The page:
In the publishing world, we usually come across “errata” and “corrigendum”, but mostly it “errata”. This will be a document by the publisher that will seek to correct errors on work that would have been printed or published. It will look something like this:
In law, mistakes do happen. And in place of errata, we have rectification orders and corrigenda. Let us start with corrigenda. Bryan A. Garner, in Garner’s Modern English Usage, has this to say on corrigendum and erratum:
These words are used synonymously to denote a printing error discovered only after the work has gone to press. Corrigendum (lit., “a thing to be corrected”) is perhaps technically more accurate (since a correction is being made). But erratum (lit. “error”) is older in English and more common. The plurals are corrigenda and errata— and they occur more frequently than the singulars. See errata.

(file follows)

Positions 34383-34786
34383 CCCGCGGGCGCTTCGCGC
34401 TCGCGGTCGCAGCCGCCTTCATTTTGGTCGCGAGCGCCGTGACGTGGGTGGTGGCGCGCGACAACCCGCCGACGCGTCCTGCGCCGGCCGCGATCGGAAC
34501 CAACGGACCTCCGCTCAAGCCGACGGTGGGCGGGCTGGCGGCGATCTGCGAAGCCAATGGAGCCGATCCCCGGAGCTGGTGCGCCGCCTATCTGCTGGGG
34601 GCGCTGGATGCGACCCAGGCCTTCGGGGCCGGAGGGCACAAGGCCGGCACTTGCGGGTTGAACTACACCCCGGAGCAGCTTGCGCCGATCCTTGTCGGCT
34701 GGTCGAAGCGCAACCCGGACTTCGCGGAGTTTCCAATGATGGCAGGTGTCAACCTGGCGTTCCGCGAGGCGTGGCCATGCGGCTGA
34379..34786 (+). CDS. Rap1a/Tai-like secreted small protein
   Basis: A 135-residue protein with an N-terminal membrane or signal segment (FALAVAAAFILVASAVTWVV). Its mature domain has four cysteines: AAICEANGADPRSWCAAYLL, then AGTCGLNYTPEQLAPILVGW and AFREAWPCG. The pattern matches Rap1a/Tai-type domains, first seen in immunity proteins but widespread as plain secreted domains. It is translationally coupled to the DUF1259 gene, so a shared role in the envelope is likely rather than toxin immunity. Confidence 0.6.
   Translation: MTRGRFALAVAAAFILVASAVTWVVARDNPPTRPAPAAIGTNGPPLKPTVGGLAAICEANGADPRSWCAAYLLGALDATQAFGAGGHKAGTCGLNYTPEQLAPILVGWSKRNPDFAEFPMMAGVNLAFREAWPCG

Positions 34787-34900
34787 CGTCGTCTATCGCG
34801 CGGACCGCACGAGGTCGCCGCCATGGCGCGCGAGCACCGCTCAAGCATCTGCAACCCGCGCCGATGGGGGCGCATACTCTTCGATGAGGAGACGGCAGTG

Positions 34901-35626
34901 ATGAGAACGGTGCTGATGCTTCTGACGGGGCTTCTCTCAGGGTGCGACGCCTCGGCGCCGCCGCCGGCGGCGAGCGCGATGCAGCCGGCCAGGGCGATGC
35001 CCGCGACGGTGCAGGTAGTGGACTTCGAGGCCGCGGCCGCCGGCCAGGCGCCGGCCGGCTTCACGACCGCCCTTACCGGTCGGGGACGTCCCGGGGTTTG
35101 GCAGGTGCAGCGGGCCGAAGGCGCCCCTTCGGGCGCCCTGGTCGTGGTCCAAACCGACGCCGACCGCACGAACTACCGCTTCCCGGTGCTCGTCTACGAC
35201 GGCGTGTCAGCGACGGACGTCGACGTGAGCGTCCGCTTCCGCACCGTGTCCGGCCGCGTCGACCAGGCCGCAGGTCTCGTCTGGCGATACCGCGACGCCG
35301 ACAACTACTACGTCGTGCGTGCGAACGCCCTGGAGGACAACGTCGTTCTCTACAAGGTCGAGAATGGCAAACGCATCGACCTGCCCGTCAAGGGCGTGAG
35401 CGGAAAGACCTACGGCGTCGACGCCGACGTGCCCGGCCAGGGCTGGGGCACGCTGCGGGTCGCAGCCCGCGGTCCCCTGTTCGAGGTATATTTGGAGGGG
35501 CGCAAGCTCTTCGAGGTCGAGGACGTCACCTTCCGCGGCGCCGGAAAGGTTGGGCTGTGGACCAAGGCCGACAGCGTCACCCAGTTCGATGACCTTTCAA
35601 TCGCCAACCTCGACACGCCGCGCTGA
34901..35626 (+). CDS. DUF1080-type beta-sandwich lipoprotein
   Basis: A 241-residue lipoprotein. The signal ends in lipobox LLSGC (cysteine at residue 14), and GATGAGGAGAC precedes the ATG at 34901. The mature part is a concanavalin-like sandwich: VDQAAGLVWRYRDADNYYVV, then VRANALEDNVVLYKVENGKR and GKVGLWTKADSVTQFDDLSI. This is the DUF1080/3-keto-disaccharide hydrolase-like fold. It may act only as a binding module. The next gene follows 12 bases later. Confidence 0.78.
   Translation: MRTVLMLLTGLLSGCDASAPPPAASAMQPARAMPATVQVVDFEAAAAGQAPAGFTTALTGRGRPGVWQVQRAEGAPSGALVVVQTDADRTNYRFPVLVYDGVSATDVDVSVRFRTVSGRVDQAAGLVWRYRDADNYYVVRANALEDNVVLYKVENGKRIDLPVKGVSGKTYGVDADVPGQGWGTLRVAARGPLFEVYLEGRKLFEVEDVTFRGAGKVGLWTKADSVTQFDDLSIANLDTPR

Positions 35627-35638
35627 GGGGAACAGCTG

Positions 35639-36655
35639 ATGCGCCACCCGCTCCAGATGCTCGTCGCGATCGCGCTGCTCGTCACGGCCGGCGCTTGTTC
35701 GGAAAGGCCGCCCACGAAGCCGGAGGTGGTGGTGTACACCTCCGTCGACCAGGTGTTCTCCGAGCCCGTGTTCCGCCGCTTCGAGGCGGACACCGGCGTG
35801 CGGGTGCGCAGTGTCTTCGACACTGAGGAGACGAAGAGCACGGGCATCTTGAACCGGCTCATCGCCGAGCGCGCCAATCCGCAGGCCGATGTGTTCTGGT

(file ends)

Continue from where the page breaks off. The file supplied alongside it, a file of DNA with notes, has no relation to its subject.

If you were to go through Gazette Notices available at Kenya Law website, you will encounter corrigenda and there are numerous examples. Here’s one example:
But what happens when there are formal errors (be they clerical or printing) on our laws?
Section 13 of the Revision of the Laws Act (Cap. 1) yields the answer to this question. It provides as follows:
Therefore, under section 13, the Attorney-General will publish a rectification order under the Revision of Laws Act. To illustrate this, here are three examples:
- Revision of Laws(Rectification) Order, 1980– It rectified formal errors in two laws
- Revision of Laws (Rectification) Order, 2012— It rectified formal errors in a number of Acts of Parliament
- Revision of Laws (Rectification) Order, 2013–– It rectified formal errors in the Sports Act (No. 25 of 2013)
- Laws of Kenya (Rectification) Order, 2014 [sic]– It rectified a formal error in the Kenya Law Reform Commission Act, 2013 (No. 19 of 2013)
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